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Historical Novels -Bobi Andrews

Thursday, August 12, 2010

Dear Mama, Love Sarah

That Awful Piece of Paper

West of the Catawba River, North Carolina—1779

So it’s come to this, Sarah thought angrily. Her shoulders sagged in despair, eyes hollow from worry. The worst happened—a fight that reduced her family to a drunken brawl. For weeks, menacing shadows crowded the horizon. Cornwallis burned through South Carolina. Red Coats laid siege to Charlotte. Rebel militias marched across empty pastures in a fury of preparation. Neighbor accused neighbor, brother fought brother. Liberty in the hearts of frontiersmen exploded like a creek eddying and flooding beyond its banks. War was at the door of North Carolina; and after last night, her door.

Papa’s passion for rebellion and his hatred of Tories left no room for anyone, especially his family, to disagree. Papa and Reuben’s brother, William, talked of nothing but Liberty, but Sarah saw no liberty, no love, no tolerance for her husband. Family ceased to mean anything to either of them. Reuben was a Tory.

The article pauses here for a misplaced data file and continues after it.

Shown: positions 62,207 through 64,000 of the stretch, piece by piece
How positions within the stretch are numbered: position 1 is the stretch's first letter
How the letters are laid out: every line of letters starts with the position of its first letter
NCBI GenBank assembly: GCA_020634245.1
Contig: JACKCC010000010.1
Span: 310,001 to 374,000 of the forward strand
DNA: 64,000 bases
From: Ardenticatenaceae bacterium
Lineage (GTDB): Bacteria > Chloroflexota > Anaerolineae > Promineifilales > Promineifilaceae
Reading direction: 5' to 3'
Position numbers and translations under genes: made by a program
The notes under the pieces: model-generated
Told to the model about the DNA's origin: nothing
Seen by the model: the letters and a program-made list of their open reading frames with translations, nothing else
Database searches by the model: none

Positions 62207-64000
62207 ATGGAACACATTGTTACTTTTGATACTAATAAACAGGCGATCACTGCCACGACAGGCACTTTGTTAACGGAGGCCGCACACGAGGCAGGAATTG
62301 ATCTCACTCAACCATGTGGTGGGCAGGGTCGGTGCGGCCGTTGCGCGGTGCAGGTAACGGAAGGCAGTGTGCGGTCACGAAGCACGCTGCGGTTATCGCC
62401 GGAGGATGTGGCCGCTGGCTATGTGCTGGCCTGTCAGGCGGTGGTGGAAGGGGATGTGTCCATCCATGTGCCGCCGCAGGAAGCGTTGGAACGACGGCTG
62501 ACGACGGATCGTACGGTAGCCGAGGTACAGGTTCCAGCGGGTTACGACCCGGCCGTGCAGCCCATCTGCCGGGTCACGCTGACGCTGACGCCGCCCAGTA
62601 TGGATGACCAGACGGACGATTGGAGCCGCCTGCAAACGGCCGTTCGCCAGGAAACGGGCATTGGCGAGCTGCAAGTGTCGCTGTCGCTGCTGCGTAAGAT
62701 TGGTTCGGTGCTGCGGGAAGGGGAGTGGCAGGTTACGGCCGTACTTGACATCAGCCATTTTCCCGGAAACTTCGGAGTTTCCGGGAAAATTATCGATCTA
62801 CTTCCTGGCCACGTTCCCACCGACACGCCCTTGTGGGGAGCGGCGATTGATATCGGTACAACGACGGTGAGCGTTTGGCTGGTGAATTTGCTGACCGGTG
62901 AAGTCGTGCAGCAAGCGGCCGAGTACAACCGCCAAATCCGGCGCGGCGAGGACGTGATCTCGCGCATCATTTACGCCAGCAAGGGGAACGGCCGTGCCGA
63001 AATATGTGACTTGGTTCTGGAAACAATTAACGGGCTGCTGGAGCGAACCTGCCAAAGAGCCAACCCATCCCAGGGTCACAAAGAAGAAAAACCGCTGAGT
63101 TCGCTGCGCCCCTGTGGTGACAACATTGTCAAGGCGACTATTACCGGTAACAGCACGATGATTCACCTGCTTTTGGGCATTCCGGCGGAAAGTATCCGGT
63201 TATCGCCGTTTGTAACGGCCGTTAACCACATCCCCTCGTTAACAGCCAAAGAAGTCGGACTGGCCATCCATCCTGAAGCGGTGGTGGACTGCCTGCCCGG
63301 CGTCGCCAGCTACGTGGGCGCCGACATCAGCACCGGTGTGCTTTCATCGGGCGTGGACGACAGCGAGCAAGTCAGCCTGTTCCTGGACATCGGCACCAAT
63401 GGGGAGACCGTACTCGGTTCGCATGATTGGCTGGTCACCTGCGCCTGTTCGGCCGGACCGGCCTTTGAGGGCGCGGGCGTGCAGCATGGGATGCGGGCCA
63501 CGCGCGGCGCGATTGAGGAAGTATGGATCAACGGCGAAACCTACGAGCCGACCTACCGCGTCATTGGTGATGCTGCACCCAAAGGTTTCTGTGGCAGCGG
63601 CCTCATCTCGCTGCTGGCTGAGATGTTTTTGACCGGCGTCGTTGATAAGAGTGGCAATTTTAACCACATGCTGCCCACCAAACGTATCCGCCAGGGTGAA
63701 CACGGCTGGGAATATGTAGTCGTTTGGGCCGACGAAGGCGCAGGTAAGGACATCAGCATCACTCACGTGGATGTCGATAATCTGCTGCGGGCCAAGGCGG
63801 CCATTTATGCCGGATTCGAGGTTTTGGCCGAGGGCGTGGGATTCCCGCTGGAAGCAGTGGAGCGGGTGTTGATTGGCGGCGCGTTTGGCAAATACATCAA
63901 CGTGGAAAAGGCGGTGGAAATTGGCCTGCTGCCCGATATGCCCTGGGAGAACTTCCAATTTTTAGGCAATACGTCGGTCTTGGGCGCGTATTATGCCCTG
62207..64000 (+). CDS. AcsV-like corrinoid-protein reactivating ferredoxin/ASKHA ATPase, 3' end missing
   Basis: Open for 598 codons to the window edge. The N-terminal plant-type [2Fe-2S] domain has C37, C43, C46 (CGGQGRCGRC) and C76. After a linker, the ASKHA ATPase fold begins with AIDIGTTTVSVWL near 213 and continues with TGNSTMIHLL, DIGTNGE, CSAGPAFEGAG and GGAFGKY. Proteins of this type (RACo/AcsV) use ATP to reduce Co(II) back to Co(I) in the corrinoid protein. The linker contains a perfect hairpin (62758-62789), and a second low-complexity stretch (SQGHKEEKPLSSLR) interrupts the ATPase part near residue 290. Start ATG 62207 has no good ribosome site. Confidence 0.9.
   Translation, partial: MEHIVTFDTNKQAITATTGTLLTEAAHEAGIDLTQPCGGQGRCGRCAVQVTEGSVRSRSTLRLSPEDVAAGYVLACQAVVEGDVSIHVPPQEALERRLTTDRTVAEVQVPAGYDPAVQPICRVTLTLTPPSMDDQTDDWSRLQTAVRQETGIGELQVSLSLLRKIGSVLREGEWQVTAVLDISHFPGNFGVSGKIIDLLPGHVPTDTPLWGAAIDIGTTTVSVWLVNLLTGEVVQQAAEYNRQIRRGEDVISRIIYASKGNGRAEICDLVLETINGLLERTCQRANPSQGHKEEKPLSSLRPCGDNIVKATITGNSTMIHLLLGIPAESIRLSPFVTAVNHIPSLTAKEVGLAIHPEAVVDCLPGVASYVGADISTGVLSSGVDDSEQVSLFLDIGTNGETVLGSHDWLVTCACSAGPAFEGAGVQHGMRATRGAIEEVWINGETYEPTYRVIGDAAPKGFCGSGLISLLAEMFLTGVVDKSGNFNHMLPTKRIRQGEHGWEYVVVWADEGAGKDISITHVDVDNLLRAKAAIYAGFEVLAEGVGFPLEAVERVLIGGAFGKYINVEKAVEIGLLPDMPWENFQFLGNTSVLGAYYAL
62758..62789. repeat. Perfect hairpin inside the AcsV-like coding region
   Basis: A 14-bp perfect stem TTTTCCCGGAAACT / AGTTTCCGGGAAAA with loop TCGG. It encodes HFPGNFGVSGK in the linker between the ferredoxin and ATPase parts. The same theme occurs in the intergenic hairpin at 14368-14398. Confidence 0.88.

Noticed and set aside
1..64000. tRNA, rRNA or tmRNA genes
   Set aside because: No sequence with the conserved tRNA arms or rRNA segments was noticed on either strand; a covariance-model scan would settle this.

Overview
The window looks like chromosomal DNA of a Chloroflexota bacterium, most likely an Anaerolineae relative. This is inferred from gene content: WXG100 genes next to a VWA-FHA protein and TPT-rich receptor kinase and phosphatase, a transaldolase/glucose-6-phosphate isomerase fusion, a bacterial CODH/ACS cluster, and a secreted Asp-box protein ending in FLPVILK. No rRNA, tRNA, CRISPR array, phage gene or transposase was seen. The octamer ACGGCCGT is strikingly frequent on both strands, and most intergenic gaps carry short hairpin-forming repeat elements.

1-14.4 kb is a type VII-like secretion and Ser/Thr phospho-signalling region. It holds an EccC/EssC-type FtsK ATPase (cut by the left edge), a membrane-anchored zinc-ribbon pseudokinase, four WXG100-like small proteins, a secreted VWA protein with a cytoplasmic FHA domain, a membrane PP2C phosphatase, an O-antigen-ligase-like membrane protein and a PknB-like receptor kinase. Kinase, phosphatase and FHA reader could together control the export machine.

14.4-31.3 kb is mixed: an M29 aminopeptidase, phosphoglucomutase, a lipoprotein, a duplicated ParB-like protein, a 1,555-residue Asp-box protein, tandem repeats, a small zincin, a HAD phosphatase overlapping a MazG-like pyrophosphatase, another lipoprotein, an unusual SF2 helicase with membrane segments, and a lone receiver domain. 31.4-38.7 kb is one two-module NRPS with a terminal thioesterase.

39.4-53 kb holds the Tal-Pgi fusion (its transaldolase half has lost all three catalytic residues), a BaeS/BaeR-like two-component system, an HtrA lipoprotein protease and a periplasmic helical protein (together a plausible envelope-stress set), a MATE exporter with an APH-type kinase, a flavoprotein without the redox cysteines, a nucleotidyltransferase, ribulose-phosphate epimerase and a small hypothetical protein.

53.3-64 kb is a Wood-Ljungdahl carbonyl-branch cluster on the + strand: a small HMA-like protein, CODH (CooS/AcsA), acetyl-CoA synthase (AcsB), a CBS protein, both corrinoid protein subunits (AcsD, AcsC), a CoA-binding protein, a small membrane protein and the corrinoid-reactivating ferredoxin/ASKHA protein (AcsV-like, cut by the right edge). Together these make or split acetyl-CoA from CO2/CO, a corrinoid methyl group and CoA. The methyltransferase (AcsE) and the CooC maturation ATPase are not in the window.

Papa’s curse that he’d tolerate no Tory in his family could not be put aside. She knew he meant what he said, an edict she feared would split her Sherrill family beyond reconciliation. Her only chance to stop him was to get to Mama before Papa carried out his threat.

Before dawn, she rose, wearied, numb, and cross, but took care not to disturb Reuben who lay beside her, dead to the world, his chest rising and falling the way of a heavy sleeper. Light from a three-quarter moon beamed through the window and guided her to the kitchen where she roused her house maid asleep on a feather-filled tick near the banked coals in the fireplace.

“Ma’am?” A groggy voice responded.

“Sh-h-h. Ain’t light yet. Not time for you to fix breakfast. I’m going to Mama’s.”

At the sun’s first burst, she hurried to the barn, hitched her gig, and entered the road to Sherrills Ford—her childhood home, her Mama.